Friends of mine have 5 year old twins. One is allergic to wheat, soy, milk, peanuts and treenuts and the other has no allergies. They feed them both the same things and keep the house allergen free. BUT they knew very early on that the boy had allergies so they were both brought up without those foods. They are thriving. I don't know if they may change how they do it as the kids get older but so far this has worked for them.

Posted on: Thu, 05/03/2007 - 5:00am
hapi2bgf's picture
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Joined: 04/22/2004 - 09:00

I have to say I would go with a peanut/tree nut free house.
We have several different food allergies in our house. They rank on severity. The PA child, 6, has anaphylactic reactions, so no nuts in the house-period. Cross contamination and shared equipment products are allowed in the house, but she does not eat them.
The next allergy , 2yr old, is not anaphylatctic so the item (dariy) is still allowed in the house.
The rule is that if the older child teases the younger with food she cannot eat, or feeds her something she is not allowed, then the whole house becomes nut free and dairy free. That stopped some teasing problems we were having. now all is good [img]http://uumor.pair.com/nutalle2/peanutallergy/redface.gif[/img])
BTW the younger child is not allowed any nuts - per the allergist.
Also, we have a labeling system, so I mark every product that comes in the door. You can use kids names who can or cannot eat it, stickers, pictures, just mark the foods they have access to so there is no question.
Living with allergies does get easier and after a few weeks you will feel much better about how you are going to handle the allergies.
Good luck

Posted on: Thu, 05/03/2007 - 5:23am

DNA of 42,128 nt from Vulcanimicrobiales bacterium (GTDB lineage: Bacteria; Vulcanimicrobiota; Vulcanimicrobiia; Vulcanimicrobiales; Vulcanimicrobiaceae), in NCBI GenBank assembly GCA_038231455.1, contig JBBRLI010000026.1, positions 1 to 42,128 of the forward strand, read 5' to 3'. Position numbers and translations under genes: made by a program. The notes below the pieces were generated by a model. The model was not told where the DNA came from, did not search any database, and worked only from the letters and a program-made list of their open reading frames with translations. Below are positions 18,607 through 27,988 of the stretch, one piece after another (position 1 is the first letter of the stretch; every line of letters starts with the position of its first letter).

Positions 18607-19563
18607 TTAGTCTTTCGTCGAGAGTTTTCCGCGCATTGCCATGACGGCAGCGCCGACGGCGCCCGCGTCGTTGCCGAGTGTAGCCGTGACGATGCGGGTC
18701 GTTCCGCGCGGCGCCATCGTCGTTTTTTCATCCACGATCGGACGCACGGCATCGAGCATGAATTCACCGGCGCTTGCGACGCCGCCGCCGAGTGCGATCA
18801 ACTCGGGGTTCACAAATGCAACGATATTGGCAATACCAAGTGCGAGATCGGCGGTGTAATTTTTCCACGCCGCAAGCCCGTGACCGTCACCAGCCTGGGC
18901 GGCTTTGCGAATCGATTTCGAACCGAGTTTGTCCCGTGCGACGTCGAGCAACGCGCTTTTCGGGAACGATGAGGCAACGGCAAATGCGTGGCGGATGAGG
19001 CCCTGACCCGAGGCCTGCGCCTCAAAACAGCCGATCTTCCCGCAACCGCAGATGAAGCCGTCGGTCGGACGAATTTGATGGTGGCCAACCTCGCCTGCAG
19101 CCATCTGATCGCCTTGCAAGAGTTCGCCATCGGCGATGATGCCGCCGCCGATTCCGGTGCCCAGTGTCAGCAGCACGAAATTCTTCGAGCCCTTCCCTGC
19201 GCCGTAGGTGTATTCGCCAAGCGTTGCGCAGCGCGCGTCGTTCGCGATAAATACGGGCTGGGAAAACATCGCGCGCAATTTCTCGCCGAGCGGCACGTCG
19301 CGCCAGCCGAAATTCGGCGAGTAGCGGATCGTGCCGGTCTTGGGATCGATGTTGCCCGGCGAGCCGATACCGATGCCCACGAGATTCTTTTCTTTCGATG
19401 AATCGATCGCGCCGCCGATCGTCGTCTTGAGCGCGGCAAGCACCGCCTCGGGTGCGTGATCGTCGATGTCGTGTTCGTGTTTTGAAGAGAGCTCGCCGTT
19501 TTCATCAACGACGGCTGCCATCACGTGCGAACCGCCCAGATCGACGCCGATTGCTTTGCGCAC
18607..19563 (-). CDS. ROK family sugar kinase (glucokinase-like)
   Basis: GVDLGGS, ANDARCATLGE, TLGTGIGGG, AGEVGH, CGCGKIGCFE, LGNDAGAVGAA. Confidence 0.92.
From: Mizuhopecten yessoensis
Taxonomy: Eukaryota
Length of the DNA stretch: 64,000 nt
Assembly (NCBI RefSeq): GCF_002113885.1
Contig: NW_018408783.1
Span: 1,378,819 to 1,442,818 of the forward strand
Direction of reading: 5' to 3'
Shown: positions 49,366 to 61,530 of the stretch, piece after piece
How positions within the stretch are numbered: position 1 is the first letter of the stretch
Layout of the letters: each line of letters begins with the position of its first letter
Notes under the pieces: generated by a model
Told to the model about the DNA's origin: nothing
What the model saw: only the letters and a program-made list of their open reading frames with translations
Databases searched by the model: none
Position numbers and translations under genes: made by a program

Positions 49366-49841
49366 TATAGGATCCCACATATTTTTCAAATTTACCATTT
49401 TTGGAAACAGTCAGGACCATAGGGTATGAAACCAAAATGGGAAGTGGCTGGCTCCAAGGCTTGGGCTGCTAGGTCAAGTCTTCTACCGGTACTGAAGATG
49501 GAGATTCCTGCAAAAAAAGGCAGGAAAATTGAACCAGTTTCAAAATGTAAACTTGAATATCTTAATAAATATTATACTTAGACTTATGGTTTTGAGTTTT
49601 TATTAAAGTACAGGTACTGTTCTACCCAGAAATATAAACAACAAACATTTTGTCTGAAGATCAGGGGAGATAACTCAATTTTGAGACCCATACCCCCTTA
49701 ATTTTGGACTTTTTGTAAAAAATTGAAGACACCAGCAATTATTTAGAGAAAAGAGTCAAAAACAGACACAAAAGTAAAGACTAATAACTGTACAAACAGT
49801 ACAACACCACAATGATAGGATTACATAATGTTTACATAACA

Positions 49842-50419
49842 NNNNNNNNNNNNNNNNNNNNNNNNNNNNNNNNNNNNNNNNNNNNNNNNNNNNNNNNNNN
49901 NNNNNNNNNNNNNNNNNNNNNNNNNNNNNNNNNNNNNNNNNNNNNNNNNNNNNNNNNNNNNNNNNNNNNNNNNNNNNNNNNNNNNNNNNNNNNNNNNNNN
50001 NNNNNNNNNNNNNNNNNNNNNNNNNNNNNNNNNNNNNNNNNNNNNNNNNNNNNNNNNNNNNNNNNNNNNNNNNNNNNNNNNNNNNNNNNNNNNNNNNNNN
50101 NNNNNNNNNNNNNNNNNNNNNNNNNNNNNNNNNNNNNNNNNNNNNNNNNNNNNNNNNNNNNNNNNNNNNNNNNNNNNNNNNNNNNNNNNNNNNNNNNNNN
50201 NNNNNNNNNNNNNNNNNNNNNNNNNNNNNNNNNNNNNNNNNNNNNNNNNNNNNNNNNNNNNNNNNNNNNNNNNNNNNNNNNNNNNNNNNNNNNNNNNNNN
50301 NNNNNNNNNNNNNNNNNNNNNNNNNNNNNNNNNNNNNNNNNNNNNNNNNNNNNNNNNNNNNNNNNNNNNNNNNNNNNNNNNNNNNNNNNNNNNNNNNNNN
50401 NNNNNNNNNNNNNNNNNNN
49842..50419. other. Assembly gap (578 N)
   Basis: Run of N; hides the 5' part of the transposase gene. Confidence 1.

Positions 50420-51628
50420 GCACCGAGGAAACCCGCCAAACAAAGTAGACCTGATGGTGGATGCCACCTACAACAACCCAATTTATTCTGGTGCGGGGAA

Carefulmom's picture
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Joined: 01/03/2002 - 09:00

Is is actually proven that the non pa child is at higher risk of developing pa if you avoid peanuts for her? I know that if you outgrow pa, it can come back unless you continue to eat peanuts, but I have never heard that if you were never pa to begin with that you are more likely to become pa if you avoid peanuts.
We had a minor incident a few months ago when I ate some peanut candy out of the house and washed up well. Later that evening, my dd ate a normal food and got one hive. It was only one hive, but my dd does not get mystery hives. I think what happened was that there was residue in my saliva and I either breathed on her food as I was preparing it or else I used a spoon, had residue in my saliva which was still on the spoon after washing, then dd used the spoon. However it happened, I eat peanut products less than once a year, and the one time I do, dd gets a hive even though I was so careful to clean up well. I have to believe that this was not a coincidence. I vote for the peanut free home.
By the way, I am a single mom too.
[This message has been edited by Carefulmom (edited May 03, 2007).]